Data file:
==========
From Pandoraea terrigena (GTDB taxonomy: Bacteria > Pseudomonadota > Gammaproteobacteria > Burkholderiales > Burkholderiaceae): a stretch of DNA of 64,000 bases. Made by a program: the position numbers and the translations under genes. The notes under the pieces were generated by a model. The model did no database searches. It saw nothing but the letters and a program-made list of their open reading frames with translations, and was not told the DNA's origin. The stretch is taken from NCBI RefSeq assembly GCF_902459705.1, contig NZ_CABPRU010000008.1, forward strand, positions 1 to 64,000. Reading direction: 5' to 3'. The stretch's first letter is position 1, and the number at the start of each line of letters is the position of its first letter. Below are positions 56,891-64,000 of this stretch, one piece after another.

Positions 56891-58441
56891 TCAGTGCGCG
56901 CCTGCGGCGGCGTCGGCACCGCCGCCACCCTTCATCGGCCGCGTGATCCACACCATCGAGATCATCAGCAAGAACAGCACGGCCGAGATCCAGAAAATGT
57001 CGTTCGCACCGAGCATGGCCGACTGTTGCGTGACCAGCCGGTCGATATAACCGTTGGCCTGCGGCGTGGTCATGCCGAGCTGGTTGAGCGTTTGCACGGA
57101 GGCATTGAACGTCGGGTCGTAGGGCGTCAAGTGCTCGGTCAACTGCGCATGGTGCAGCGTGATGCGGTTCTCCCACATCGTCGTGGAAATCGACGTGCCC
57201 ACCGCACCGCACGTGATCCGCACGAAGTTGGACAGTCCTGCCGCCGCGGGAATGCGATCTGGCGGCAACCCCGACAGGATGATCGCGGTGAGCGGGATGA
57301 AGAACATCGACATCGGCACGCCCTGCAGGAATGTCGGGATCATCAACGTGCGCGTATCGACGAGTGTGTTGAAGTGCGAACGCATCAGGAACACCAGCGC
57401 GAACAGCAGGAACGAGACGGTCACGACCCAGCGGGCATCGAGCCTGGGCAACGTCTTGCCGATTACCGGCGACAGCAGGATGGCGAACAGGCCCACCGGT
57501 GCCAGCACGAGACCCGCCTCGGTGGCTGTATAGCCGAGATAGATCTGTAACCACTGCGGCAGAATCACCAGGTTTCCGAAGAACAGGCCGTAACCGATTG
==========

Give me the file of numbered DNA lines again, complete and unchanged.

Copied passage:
From Pandoraea terrigena (GTDB taxonomy: Bacteria > Pseudomonadota > Gammaproteobacteria > Burkholderiales > Burkholderiaceae): a stretch of DNA of 64,000 bases. Made by a program: the position numbers and the translations under genes. The notes under the pieces were generated by a model. The model did no database searches. It saw nothing but the letters and a program-made list of their open reading frames with translations, and was not told the DNA's origin. The stretch is taken from NCBI RefSeq assembly GCF_902459705.1, contig NZ_CABPRU010000008.1, forward strand, positions 1 to 64,000. Reading direction: 5' to 3'. The stretch's first letter is position 1, and the number at the start of each line of letters is the position of its first letter. Below are positions 56,891-64,000 of this stretch, one piece after another.

Positions 56891-58441
56891 TCAGTGCGCG
56901 CCTGCGGCGGCGTCGGCACCGCCGCCACCCTTCATCGGCCGCGTGATCCACACCATCGAGATCATCAGCAAGAACAGCACGGCCGAGATCCAGAAAATGT
57001 CGTTCGCACCGAGCATGGCCGACTGTTGCGTGACCAGCCGGTCGATATAACCGTTGGCCTGCGGCGTGGTCATGCCGAGCTGGTTGAGCGTTTGCACGGA
57101 GGCATTGAACGTCGGGTCGTAGGGCGTCAAGTGCTCGGTCAACTGCGCATGGTGCAGCGTGATGCGGTTCTCCCACATCGTCGTGGAAATCGACGTGCCC
57201 ACCGCACCGCACGTGATCCGCACGAAGTTGGACAGTCCTGCCGCCGCGGGAATGCGATCTGGCGGCAACCCCGACAGGATGATCGCGGTGAGCGGGATGA
57301 AGAACATCGACATCGGCACGCCCTGCAGGAATGTCGGGATCATCAACGTGCGCGTATCGACGAGTGTGTTGAAGTGCGAACGCATCAGGAACACCAGCGC
57401 GAACAGCAGGAACGAGACGGTCACGACCCAGCGGGCATCGAGCCTGGGCAACGTCTTGCCGATTACCGGCGACAGCAGGATGGCGAACAGGCCCACCGGT
57501 GCCAGCACGAGACCCGCCTCGGTGGCTGTATAGCCGAGATAGATCTGTAACCACTGCGGCAGAATCACCAGGTTTCCGAAGAACAGGCCGTAACCGATTG